Nvidia is sad that its Turing graphics cards aren't selling well

Nvidia has experienced weaker sales of its RTX-generation of Turing graphics cards than it expected with its original cost estimations, with CEO Jensen Huang describing it as a "punch in the gut" in a chat with investors. He also revealed that Nvidia's revenue was expected to be $2.2 billion in the fourth quarter of the year, which while hardly poor, is half a billion dollars less than was originally estimated.

This downturn has been blamed more on cryptocurrency values continuing to fall than anything else, but you have to imagine the inflated pricing, underwhelming performance enhancements, and big drive towards ray tracing and DLSS that haven't really materialized in more than a couple of games, played a part in weaker consumer interest in Turing too.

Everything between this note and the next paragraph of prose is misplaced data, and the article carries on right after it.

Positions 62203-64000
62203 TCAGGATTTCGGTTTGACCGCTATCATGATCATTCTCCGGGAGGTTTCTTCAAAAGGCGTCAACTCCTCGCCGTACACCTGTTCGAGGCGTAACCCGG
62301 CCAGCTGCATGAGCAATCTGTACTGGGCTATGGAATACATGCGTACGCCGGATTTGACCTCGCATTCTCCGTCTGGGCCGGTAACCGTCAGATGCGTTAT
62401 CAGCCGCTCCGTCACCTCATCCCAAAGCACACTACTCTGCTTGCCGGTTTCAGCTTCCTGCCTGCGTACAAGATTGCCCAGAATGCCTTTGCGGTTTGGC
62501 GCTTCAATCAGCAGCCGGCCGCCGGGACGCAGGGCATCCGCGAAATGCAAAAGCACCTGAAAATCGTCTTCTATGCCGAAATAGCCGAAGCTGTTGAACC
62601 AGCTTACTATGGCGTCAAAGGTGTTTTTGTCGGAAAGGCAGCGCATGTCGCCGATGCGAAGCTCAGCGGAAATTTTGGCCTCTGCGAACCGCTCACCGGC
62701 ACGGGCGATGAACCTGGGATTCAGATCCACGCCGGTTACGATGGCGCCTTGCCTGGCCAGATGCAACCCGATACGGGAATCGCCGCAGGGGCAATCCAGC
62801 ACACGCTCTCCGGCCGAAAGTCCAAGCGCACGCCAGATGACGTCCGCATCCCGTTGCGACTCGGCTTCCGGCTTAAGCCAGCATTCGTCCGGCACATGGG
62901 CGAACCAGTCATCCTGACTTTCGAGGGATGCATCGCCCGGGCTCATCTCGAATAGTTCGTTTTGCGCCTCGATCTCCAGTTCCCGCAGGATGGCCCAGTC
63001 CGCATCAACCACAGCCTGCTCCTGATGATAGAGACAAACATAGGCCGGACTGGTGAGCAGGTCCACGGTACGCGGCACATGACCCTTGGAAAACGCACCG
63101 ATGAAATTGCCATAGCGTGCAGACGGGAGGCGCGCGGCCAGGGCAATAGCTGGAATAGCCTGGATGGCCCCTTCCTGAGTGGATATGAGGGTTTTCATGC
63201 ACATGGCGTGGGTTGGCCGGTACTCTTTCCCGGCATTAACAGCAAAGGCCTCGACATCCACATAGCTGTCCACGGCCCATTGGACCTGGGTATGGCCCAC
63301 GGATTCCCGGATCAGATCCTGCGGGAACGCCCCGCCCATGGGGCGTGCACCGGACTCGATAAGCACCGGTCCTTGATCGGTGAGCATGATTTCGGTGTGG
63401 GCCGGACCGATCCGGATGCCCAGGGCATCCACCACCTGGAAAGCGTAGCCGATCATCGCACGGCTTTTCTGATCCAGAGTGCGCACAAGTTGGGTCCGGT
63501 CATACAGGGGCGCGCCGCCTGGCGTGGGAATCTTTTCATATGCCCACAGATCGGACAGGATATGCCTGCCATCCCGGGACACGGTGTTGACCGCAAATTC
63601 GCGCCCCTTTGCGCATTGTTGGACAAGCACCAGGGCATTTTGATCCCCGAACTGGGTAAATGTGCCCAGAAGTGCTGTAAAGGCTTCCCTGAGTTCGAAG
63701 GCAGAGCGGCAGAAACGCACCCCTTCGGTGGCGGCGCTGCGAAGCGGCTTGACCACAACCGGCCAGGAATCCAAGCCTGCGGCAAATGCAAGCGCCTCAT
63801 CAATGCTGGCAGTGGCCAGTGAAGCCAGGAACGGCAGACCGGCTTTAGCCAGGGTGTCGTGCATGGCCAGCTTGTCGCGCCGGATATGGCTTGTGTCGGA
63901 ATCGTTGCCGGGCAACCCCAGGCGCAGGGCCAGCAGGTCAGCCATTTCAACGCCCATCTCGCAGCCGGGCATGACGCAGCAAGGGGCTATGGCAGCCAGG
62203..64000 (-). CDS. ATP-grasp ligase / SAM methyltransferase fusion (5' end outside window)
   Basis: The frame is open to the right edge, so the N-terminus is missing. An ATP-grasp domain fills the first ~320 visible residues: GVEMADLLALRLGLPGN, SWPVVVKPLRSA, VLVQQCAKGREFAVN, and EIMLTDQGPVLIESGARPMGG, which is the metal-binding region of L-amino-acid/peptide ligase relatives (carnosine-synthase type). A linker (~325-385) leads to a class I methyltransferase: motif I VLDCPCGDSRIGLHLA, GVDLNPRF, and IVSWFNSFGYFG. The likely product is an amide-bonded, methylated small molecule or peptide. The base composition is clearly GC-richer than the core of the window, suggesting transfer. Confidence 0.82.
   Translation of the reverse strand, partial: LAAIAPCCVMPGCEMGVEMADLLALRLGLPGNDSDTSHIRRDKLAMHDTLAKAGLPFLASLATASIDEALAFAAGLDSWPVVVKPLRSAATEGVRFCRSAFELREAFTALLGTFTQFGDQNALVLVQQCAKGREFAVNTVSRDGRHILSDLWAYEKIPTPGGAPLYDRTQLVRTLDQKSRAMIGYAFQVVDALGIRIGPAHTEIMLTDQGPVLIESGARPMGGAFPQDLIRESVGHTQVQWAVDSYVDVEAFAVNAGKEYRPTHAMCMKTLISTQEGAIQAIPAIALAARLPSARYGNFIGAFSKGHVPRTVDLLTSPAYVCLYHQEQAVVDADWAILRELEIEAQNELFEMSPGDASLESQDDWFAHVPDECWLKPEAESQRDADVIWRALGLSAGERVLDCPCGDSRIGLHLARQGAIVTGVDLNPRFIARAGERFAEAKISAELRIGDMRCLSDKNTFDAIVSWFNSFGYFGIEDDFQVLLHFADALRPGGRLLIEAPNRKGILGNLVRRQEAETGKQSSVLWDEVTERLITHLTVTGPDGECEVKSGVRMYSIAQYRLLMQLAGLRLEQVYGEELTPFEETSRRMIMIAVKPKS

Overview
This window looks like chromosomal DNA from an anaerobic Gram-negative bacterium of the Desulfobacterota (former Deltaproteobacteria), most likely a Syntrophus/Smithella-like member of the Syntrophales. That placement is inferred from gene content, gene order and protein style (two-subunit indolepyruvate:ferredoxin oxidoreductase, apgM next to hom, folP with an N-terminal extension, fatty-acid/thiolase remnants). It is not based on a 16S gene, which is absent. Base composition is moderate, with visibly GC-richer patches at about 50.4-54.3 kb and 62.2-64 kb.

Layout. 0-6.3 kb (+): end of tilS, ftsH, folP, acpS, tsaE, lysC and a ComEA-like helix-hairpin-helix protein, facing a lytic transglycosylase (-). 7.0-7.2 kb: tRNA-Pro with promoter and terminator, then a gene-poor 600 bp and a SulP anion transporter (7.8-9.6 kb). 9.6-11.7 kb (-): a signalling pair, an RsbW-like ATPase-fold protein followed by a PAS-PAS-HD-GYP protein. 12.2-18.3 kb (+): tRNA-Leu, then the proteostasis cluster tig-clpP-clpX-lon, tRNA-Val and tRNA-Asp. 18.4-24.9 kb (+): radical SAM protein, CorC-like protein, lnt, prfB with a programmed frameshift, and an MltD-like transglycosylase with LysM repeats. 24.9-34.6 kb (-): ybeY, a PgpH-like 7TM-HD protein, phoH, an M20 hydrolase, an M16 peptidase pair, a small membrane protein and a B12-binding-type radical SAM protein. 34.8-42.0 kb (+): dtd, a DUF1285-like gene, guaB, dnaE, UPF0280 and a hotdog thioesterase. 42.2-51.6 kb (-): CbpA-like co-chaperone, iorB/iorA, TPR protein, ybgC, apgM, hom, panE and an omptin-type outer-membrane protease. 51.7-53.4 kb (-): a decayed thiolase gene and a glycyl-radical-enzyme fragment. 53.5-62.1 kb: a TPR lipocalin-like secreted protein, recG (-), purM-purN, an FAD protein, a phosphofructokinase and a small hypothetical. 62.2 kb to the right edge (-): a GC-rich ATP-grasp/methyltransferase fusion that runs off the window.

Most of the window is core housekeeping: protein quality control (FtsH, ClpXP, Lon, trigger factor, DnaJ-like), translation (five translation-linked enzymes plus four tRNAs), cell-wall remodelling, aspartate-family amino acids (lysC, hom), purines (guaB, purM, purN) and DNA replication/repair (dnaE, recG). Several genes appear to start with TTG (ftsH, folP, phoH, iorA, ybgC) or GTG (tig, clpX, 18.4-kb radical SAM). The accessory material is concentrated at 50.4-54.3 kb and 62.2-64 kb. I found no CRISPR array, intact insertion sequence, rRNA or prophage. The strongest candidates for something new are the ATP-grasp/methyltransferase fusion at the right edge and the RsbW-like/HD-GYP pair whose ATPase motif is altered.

The end result is an Nvidia stock price that has fallen a further 14 percent in the past 24 hours, and an overall outlook for the company which is far weaker than it was just a few days ago. Nvidia isn't about to shut up shop or change much of anything because of this news, but it does see it on weaker footing than its been at any point in the past few years.

"These products deliver a revolutionary leap in performance and innovation with real-time ray tracing and AI, but some customers may have delayed their purchase while waiting for lower price points and further demonstrations of RTX technology in actual games," Nvidia said in a surprisingly lucid comment, via PCGamer.

That's something the company is looking to address in the near future, though. It recently debuted the $350 RTX 2060 and there are rumors that it will have a GTX 1660 Ti and 1660 available within the next couple of months for significantly less.

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